in the use'and operation of my auxiliary frameworkthesupport frame F is extended rearwardly to `the predetermined position necessary to support a load. beyondl its` center of gravity andthe pins 26 are placed through openings in the sheath vstructure S `and through aligned openings within the telescoping support frame F. The adjustment is extremely simple and will. accommodate a heavy and long load which is ordinarily lnot capable of being carried at all in a pickup truck box.` In the form shown in Fig. 4, where the additional. bracing means is employed, the support frame will be extremely sturdy'even though extended to its fullest limit. in such case, the pins or keys 26 are placed in predetermined openings 20 of the sheath structure S beyond the ends of the telescoping arms 21. The support frame F is thenslightly retracted until it abuts the keys onpins 26A and the chain 27 is tensionedslightly with the appropriate link in position on the fastening 4element 29A at each side of the box. The turnbuckle is then tightened until the'armsZl are supported by the bracingmeans `27 ratherl thanvthefsheath previously described.

frame 36 is moved rearwardly to the full line position.

iary framework comprises a pair of sleeves 31 which are secured to the underside of the truck box bottom 32 by means of U-shaped brackets 33, an enlarged detail of which isfshown in Fig. 8. The upper ends of the U- brackets 33 are threaded and extend through openings in bottom 32 so that nuts 34 can be secured thereon. In the form shown in Fig. 5, the framework is not carried within the truck box but is rather disposed beneath the floor or bottom 32. The sheath members 31 in the alternate form preferably extend for a short distance beyondffthe end ofthe box floor 32 as shown at 35. The framework 36 has elongated members 37 which are slidably mounted within the sheath members 31 in a manner similar. totha-t previously discussed. The cross member 38, however, is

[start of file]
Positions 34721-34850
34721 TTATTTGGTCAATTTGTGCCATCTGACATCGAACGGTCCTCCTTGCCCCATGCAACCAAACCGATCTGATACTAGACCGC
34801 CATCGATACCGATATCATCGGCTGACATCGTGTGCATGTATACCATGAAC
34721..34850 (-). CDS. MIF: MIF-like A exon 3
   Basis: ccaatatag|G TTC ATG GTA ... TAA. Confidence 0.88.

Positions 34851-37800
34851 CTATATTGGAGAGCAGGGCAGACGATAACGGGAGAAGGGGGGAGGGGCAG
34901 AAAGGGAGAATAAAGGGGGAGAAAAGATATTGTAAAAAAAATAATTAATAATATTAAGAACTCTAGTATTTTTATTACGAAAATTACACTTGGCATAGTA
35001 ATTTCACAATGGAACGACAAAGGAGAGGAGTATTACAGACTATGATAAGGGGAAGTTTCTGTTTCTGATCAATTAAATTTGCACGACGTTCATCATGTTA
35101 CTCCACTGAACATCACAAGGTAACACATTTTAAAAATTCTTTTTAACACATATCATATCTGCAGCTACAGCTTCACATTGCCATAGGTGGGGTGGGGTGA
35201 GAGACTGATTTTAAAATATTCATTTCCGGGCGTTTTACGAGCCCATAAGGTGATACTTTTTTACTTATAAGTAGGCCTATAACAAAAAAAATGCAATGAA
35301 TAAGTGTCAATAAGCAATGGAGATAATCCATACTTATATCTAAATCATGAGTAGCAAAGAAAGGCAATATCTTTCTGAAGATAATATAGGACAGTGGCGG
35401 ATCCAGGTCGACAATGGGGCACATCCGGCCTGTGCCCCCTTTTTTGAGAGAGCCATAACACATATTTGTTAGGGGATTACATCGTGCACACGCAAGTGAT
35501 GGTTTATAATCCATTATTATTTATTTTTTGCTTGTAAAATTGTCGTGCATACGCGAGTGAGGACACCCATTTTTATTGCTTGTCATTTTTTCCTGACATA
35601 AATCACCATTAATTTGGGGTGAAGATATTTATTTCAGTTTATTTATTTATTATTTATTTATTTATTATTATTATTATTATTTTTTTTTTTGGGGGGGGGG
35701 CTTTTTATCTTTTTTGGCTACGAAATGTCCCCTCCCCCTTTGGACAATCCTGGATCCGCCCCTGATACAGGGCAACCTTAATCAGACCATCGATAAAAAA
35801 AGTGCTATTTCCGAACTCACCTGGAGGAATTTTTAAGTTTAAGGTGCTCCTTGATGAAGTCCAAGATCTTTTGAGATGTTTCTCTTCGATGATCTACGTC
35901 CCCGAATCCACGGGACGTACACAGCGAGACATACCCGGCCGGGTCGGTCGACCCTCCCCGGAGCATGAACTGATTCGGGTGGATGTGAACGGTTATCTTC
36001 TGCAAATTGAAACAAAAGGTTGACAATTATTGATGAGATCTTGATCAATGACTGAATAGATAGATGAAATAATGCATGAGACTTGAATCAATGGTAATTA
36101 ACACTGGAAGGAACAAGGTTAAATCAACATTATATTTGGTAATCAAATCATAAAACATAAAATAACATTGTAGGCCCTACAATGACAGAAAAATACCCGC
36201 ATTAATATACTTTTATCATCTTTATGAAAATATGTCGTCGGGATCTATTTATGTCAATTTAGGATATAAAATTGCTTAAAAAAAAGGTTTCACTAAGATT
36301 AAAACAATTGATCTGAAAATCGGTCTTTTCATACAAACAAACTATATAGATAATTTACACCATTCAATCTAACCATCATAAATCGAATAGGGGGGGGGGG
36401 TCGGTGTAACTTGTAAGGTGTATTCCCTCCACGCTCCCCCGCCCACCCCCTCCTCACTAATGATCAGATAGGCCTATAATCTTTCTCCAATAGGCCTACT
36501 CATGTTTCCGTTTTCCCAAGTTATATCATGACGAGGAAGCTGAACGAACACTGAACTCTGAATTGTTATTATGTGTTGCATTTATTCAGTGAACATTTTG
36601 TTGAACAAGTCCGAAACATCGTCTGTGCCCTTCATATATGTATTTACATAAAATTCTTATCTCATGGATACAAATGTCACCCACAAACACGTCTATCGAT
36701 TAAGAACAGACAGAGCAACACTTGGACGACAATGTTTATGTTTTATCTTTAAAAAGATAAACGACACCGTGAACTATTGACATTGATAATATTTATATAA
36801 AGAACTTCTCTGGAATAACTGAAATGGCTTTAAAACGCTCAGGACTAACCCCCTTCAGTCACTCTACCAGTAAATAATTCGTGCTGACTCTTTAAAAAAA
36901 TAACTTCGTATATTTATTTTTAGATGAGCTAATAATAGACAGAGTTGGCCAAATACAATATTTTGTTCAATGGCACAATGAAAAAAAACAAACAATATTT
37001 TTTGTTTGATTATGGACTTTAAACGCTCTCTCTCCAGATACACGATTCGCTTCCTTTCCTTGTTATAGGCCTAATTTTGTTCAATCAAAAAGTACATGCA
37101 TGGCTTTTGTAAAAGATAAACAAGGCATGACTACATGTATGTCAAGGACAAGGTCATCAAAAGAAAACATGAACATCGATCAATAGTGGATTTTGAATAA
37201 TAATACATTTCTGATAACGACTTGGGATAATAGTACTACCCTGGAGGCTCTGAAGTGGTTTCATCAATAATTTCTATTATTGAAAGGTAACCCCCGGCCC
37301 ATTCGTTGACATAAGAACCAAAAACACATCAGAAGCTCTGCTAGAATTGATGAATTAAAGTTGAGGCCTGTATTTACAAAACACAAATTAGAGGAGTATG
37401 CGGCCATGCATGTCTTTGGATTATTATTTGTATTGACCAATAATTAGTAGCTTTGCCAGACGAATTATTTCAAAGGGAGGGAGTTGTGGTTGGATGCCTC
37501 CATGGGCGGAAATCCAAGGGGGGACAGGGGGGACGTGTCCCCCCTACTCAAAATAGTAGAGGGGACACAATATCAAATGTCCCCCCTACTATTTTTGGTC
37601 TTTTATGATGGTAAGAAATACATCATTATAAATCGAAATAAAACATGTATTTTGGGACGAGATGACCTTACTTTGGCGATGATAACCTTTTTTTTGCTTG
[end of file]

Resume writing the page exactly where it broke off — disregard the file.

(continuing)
built up as shown in Fig. 7 so as to have its upper edge inv supporting position under the tail gate 39 in ia planecoincident with that offloor or bottom 32 as shown in the dottedvline position of Fig. 6. The upright posts y40 are offset to the outside of each of the elongated.' membersl 37 `so that when the device is in its retracted position against the box as shown in Fig. 7 the tail gate 39 may be swung upwardly and downwardly Without interferencev4 from the framework 36.

The mode of securing thefextendible frame 36 is simi. lar .to that shown in the first form, keys4i1 being employed in connection with openings passing `throughthe. short extensions 35 of the sheath members 31 as shownv in Fig. 5. The keys or pegs 41 pass through thelsheaths.